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Ólíkur félagslegur og menntapólitískur veruleiki íslenskra framhaldsskóla: Nám til stúdentsprófs í 20 ár af sjónarhóli framhaldsskólakennara og -stjórnenda

Ólíkur félagslegur og menntapólitískur veruleiki íslenskra framhaldsskóla: Nám til stúdentsprófs í 20 ár af sjónarhóli framhaldsskólakennara og -stjórnenda


Title: Ólíkur félagslegur og menntapólitískur veruleiki íslenskra framhaldsskóla: Nám til stúdentsprófs í 20 ár af sjónarhóli framhaldsskólakennara og -stjórnenda
Alternative Title: Professional working conditions in Icelandic upper-secondary schools during the last twenty years: Narratives of policy and socio-cultural changes in neoliberal times
Author: Bergsdóttir, Ásgerður
Magnúsdóttir, Berglind Rós
Date: 2018-12-31
Language: Icelandic
Scope: 19 s.
University/Institute: Háskóli Íslands
University of Iceland
School: Menntavísindasvið
School of Education
Menntavísindasvið (HÍ)
School of Education (UI)
Series: Netla – Veftímarit um uppeldi og menntun;Sérrit 2018
ISSN: 978-9935-468--15-4
DOI: 10.24270/serritnetla.2019.12
Subject: Framhaldsskólar; Kennarar; Menntabreytingar; Skólastjórnendur; Vinnuaðstaða
URI: https://hdl.handle.net/20.500.11815/1439

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Citation:

Ásgerður Bergsdóttir og Berglind Rós Magnúsdóttir. (2018). Ólíkur félagslegur og menntapólitískur veruleiki íslenskra framhaldsskóla: Nám til stúdentsprófs í 20 ár af sjónarhóli framhaldsskólakennara og -stjórnenda. Í Hjördís Þorgeirsdóttir og Þuríður J. Jóhannsdóttir, Framhaldsskólinn í brennidepli: Netla – veftímarit um uppeldi og menntun: Sérrit 2018 Reykjavík: Menntavísindastofnun Háskóla Íslands.

Abstract:

 
Lengi framan af var framhaldsskólamenntun til stúdentsprófs aðeins fyrir fáa útvalda úr efri lögum samfélagsins. Með tímanum jókst aðgengið og nú er framhaldsskólum á Íslandi skylt að mennta öll ungmenni undir 18 ára aldri sem lokið hafa grunnskólaprófi. Stór hluti þeirra þreytir stúdentspróf. Nám til stúdentsprófs hefur þróast og breyst undanfarna áratugi og þar kemur ekki eingöngu til stækkandi hópur nemenda sem sækja framhaldsskólann heldur ekki síður tilteknir alþjóðlegir menntastraumar og samfélagsbreytingar sem hafa sett mark sitt á kerfið. Þessar breytingar hafa snert framhaldsskólana og starfsaðstæður innan hvers þeirra en þó með misjöfnum hætti. Með þessari rannsókn var ætlunin að skoða starfsaðstæður kennara og stjórnenda; a) hvort og þá hvernig þær hefðu breyst á 20 ára tímabili, b) hvort og þá hvernig hugmyndir viðmælenda mörkuðust af ólíku félagslegu samhengi og markaðsstöðu skóla og c) hvort munur væri á upplifun kennara annars vegar og stjórnenda hins vegar. Rannsóknin byggðist á einstaklingsviðtölum við átta reynda kennara og stjórnendur í fjórum íslenskum framhaldsskólum. Val á framhaldsskólum í rannsókninni miðaðist við skóla með annaðhvort hátt eða lágt höfnunarhlutfall við inntöku. Í ljós kom verulegur munur milli skóla eftir höfnunarhlutfalli. Stefnubreytingar stjórnvalda varðandi styttingu og fræðsluskyldu orkuðu ólíkt á skóla eftir markaðsstöðu þeirra þó að allir viðmælendur hafi verið neikvæðir gagnvart henni. Hins vegar voru aðrar breytingar sem orkuðu með svipuðum hætti á viðmælendur, eins og aukið álag og foreldrasamstarf og almenn ánægja með hækkun sjálfræðisaldurs. Munur á skoðunum og viðhorfum kennara og stjórnenda var lítill og frekar að skoðanir væru skiptar milli skóla en milli viðmælenda innan sama skóla.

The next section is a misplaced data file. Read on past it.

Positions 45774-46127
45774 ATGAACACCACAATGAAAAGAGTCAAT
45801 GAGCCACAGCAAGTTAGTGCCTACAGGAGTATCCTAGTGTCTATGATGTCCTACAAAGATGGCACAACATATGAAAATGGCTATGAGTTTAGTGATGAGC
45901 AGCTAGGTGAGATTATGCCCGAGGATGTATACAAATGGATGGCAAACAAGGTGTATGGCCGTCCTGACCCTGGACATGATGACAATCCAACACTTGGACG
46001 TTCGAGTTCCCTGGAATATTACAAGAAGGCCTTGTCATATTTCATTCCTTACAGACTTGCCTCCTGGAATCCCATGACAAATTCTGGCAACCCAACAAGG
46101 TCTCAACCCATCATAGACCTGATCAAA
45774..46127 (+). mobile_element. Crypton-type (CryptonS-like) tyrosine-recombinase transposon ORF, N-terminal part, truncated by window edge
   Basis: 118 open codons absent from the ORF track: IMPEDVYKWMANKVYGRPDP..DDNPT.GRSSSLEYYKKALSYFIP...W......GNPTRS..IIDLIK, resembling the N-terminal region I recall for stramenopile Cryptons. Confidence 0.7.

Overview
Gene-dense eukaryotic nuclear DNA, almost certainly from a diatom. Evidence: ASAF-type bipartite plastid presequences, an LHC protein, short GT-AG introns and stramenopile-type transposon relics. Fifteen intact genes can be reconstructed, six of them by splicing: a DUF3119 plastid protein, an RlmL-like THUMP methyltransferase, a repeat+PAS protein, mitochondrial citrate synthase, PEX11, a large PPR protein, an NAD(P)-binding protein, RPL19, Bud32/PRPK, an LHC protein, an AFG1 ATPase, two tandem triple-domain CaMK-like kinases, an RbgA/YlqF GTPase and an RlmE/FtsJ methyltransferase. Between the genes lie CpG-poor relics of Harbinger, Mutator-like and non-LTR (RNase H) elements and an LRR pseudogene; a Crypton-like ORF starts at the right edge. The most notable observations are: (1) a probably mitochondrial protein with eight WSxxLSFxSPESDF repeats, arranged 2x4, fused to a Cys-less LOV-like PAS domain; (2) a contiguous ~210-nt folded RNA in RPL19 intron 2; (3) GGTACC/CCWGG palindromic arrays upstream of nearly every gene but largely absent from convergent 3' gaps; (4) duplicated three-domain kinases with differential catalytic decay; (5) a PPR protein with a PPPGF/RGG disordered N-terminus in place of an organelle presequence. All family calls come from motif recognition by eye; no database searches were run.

Upper-secondary schools in Iceland are obligated to offer education to everyone under the age of 18, who has finished compulsory school. The greater part of these students then continue and complete their matriculation examinations (i. Stúdentspróf). During the past few decades, there have been both socio-economic and policy changes in Iceland, leading to an increase in the number of students attending uppersecondary school. The increase has also been fuelled by neoliberal and transnational policy forces which have influenced the educational system. The aim of this research is to study working conditions of teachers and supervisors, focusing on; a) whether, and then how, their conditions have changed during the past twenty years, b) whether, and then how, the ideas of those who were interviewed were influenced by the school’s social context and market value and c) whether there was a noticeable difference between teachers and supervisors in how they experienced this change at their schools. In 1999 a new main curriculum policy for upper-secondary schools was implemented. Among changes made was the reduction of academic tracks down to three. In 2008 laws were passed that required upper-secondary schools to revise every stage and study-track and made it compulsory for the upper-secondary education system to accept everyone under the age of 18 who had finished primary school. Additionally, these laws allowed for a reduction of units required to finish upper-secondary school. Recently, the minister of education changed the studying time required for matriculation exam, from four years to three. Apart from formal policy changes there have been transformative social and educational changes regarding technical innovations, smart phones and interconnection programmes of all kinds which have encouraged individualisation in learning. Neoliberalism has shaped educational policy and practice in Iceland in step with the Nordic countries, emphasizing marketization, neo-managerialism, choices and individual risks and responsibilities. It is clear that those changes have affected the upper-secondary schools and the working conditions within them. This research was built on individual interviews with eight experienced teachers and school supervisors within four different Icelandic upper-secondary schools. All of the persons interviewed had been involved with their school for more than twenty years. Eight interviews were conducted with four secondary school teachers and four managers (field-supervisors/vice-principals). The schools chosen for participation provided a good spectrum of upper secondary-schools in Iceland. Two of them have one of the lowest rejection rates in the country, as they rarely reject a student that applies for the school, while the other two schools are amongst those that have the highest rejection rate. The lower-ranking schools have a much wider age distribution of students than the elite schools. This study revealed a considerable difference in how school staff in schools with a high rejection rate and schools with a low rejection rate experienced changes in the education system. While some changes within the education system seemed to affect all the schools in a similar way, for example increased pressure due to change of age of majority (from 16 to 18) and parent cooperation, other changes such as government policy regarding the reduction in teaching hours, lesson units and allocated study time, showed a drastic difference in experience. The study indicated no noticeable difference in the views and attitudes of teachers and supervisors. While revealing an obvious difference in how the various schools experienced these changes, the study recorded hardly any difference within the same school, since both teachers and supervisors seem to be experiencing the same situation within their own school. Working conditions of teachers and supervisors have certainly changed during the past twenty years although the changes seem to have been more strongly felt in the schools which have a low rejection rate than in those with a higher rejection rate. Even though all the interviewees experienced a change under the new regulations, for example regarding the diversity of the student group, this difference was considerably greater in schools with a low market value.